Microsoft's "MyLifeBits Project"
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SOFTWARE AIMS TO PUT YOUR LIFE ON A DISK
By Ian Sample
Wednesday, November 20, 2002
Engineers are working on software to load every photo you take, every letter
you write -- in fact your every memory and experience -- into a surrogate
brain that never forgets anything, New Scientist can reveal.
It is part of a curious venture dubbed the MyLifeBits project, in which
engineers at Microsoft's Media Presence lab in San Francisco are aiming to
build multimedia databases that chronicle people's life events and make them
searchable. "Imagine being able to run a Google-like search on your life,"
says Gordon Bell, one of the developers.
The motivation? Microsoft argues that our memories often deceive us:
experiences get exaggerated, we muddle the timing of events and simply
forget stuff. Much better, says the firm, to junk such unreliable
interpretations and instead build a faithful memory on that most reliable of
entities, the PC.
Bell and his colleagues developed MyLifeBits as a surrogate brain to solve
what they call the "giant shoebox problem". "In a giant shoebox full of
photos, it's hard to find what you are looking for," says Microsoft's Jim
Gemmell. Add to this the reels of home movies, videotapes, bundles of
letters and documents we file away, and remembering what we have, let alone
finding it, becomes a major headache.
By the time he speaks at December's Association for Computing Machinery
Multimedia conference in Juan Les Pins, France, Bell says he will have
logged everything he possibly can onto his MyLifeBits database.
Apart from official documents like his passport, he will post everything
from letters and photos to home videos and work documents. All his email is
automatically saved on the system, as is anything he reads or buys online.
He has also started recording phone conversations and meetings to store as
audio files. The privacy and corporate security risks are clear.
Of course the system takes up a huge amount of memory. But Bell's group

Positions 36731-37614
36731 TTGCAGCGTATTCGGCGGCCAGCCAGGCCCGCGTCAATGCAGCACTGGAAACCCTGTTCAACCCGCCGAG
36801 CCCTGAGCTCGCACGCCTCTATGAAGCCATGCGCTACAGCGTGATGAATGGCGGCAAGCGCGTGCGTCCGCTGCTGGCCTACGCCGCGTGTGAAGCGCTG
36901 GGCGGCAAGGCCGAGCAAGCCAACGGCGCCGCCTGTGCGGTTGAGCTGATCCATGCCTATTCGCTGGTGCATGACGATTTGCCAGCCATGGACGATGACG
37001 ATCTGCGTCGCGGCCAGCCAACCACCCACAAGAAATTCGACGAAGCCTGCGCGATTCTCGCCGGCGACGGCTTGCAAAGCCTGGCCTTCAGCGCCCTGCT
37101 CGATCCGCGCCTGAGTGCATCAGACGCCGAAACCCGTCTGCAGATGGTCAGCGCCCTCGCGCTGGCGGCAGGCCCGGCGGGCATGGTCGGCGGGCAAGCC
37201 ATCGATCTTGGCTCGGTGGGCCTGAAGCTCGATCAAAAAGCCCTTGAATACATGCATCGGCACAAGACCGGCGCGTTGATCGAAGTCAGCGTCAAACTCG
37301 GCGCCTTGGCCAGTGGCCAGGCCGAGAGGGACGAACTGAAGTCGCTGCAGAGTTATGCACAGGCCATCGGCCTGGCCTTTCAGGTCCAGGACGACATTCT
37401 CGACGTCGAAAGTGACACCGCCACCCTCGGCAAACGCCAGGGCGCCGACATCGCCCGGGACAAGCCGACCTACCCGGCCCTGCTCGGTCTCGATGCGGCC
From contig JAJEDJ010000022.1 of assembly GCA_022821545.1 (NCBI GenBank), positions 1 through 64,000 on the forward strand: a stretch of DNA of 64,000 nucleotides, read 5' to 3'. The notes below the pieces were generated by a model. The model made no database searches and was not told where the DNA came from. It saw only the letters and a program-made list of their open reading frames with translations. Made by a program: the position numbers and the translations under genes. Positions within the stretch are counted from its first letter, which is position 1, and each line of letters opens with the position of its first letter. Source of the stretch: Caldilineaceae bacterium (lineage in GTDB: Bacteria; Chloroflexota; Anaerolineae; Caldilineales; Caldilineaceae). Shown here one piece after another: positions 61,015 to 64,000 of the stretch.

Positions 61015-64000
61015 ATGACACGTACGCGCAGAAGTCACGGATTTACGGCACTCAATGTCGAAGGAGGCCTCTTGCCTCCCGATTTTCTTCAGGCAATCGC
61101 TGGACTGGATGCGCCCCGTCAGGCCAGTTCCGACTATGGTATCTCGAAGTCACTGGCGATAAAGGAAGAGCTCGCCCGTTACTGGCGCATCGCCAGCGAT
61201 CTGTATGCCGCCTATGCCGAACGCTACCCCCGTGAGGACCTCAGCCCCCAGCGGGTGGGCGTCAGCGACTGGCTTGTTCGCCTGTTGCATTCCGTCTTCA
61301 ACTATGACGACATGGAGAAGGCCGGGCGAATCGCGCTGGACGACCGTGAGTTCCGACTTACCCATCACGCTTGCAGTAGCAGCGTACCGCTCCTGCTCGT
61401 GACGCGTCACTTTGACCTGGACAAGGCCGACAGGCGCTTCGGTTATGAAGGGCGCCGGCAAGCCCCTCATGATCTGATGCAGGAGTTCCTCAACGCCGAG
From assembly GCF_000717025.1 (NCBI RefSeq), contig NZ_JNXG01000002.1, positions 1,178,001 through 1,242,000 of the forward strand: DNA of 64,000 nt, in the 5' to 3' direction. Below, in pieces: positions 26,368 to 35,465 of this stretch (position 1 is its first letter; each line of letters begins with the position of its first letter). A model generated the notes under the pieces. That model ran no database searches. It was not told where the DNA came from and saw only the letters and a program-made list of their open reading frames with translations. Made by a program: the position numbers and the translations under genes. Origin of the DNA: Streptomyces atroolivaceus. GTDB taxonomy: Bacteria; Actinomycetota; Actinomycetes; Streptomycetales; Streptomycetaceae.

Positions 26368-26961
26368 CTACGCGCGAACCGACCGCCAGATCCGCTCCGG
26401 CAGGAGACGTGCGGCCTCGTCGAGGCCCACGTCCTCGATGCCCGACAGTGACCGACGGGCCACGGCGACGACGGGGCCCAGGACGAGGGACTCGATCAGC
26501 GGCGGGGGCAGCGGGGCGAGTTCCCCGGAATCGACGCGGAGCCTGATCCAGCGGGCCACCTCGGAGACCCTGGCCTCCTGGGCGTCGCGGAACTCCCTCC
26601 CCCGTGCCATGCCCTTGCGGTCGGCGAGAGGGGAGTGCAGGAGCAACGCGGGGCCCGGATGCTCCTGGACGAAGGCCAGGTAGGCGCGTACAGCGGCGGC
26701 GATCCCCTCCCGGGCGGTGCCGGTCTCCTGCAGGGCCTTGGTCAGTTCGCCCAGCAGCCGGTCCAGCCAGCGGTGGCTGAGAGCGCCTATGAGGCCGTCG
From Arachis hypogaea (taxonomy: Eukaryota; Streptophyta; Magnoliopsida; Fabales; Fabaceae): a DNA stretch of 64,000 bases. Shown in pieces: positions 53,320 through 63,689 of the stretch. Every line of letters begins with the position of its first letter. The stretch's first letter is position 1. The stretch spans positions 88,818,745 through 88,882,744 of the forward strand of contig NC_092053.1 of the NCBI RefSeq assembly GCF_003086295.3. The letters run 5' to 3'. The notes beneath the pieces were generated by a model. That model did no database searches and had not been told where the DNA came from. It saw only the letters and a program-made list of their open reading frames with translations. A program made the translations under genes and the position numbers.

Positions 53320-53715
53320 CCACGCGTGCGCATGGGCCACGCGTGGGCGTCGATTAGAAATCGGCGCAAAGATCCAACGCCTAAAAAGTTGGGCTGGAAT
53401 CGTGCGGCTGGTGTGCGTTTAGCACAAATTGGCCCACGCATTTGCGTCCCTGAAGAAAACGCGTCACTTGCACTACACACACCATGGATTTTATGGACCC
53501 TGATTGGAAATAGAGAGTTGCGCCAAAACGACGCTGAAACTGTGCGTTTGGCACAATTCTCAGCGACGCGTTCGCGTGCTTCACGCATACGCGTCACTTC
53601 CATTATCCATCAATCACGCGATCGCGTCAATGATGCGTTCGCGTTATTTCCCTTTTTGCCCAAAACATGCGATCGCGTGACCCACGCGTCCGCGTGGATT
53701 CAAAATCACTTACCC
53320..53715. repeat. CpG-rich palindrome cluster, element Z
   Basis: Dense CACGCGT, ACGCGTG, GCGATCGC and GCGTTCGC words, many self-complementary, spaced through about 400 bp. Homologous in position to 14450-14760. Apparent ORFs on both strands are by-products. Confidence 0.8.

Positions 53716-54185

calculates that within five years, a 1000-gigabyte hard drive will cost less
than $300 -- and that is enough to store four hours of video every day for a
Each media file saved in MyLifeBits can be tagged with a written or spoken
commentary and linked to other files. Spoken annotations are also converted
into text, so the speech is searchable, too.
To recall a period in his past, Bell just types in the dates he is
interested in. MyLifeBits then calls up a timeline of phone and email
conversations, things he has read and any images he recorded.
The system can also be used to build narratives involving other people,
events or places. Searching for the name of a friend would bring together a
chronological set of files describing when you both did things together, for
Meet the ancestors
Although MyLifeBits is essentially a large database, it could gradually
become a repository for many of our experiences. Now that many mobile
devices contain photomessaging cameras, you could save everyday events onto
"Users will eventually be able to keep every document they read, every
picture they view, all the audio they hear and a good portion of what they
see," says Gemmell.
Bell believes that for some people, especially those with memory problems,
MyLifeBits will become a surrogate memory that is able to recall past
experiences in a way not possible with the familiar but disparate records
like photo albums and scrapbooks. "You'll begin to rely on it more and
more," he believes.
A really accurate, searchable store of events could also help us preserve
our experiences more vividly for posterity. Doug de Groot, who works on
computer-generated beings called avatars and other types of digital "life"
at Leiden University in the Netherlands, says Bell's system could eventually
form the basis for "meet the ancestor" style educational tools, where people
will quiz their ancestors on what happened in their lifetimes.
A system like MyLifeBits was first suggested in 1945, when presidential
technology adviser Vannevar Bush hatched the then farsighted idea of an
infinite personal archive based on the emerging digital computer. His ideas
also inspired the internet archive website.
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